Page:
May I suggest that they begin with a true assessment of the talent they actually have. Martz’s system doesn’t seem to be a fit. Cutler is an athlete who has had Pro-Bowl success when all his skills are being utilized. He’s a quarterback that can make plays with his feet. He likes to run and gun. There aren’t many opportunities for him to do that in this system. He’s got seven years in the league and in this system isn’t even allowed to check out of a play that he knows is going to fail.

“I don’t audible. You’re going to have to ask someone else about that. I don’t do the game-plan,” a frustrated Cutler said.

Leaning on Cutler’s experience and talent may make this offense go.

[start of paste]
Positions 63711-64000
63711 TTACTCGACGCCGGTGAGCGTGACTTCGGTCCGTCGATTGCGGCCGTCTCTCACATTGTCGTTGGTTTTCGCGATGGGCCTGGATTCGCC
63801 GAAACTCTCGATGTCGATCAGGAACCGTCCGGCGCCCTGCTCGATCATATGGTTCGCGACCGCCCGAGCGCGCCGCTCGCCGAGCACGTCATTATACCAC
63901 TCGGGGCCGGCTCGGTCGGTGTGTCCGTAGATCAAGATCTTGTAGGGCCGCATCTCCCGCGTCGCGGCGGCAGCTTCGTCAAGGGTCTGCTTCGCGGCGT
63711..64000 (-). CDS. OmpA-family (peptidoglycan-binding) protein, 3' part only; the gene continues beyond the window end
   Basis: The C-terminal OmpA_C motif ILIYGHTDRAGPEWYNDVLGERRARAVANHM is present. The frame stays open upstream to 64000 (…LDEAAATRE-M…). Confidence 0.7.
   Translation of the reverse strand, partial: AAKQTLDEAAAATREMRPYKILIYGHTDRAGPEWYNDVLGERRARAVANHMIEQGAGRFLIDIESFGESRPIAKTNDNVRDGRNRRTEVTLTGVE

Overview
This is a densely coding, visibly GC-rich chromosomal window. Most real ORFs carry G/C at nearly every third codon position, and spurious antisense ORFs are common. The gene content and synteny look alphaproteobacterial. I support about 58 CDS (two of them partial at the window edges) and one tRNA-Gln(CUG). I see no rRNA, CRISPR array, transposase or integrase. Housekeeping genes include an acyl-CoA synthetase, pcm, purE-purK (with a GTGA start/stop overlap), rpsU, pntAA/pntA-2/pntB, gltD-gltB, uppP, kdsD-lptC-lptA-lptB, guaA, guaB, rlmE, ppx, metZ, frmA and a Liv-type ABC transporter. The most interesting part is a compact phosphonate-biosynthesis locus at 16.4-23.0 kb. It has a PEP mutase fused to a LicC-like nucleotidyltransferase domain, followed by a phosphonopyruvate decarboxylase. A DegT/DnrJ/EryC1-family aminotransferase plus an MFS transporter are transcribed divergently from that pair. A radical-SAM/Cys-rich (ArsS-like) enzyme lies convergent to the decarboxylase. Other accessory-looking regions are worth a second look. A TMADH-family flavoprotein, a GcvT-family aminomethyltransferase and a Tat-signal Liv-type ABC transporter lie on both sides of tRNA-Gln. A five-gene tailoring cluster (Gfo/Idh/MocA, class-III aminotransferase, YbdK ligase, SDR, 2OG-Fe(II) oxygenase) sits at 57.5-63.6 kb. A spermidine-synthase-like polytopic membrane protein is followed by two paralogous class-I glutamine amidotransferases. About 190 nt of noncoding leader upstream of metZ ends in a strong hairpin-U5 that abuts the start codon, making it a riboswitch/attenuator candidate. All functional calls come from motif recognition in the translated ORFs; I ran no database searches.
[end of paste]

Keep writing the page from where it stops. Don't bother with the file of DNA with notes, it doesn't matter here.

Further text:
When you start looking at the Bears receiving corps, you see a lot of speed. Devin Hester and Johnny Knox have the type of wheels that make opposing coaches nervous. Technique-wise, they could still improve, but is this the best system for them? These are two guys that can make things happen when they have the ball in space. The idea is to get it to them more often and let them make plays. Mental errors, bad routes, drops and breakdowns aren’t allowing them to do it.

“The frustrating part is that we know we have the ability to make those plays as a receiver. We left plays out there that should’ve been made. We’re not broken cause we show glimpses of greatness. One or two plays just destroys the momentum. One guy misses his assignment, it shows on all eleven,” Hester said.

So does that mean they need to be on the field less or that they aren’t being given the best chance to succeed? Either way, the mistakes need to stop.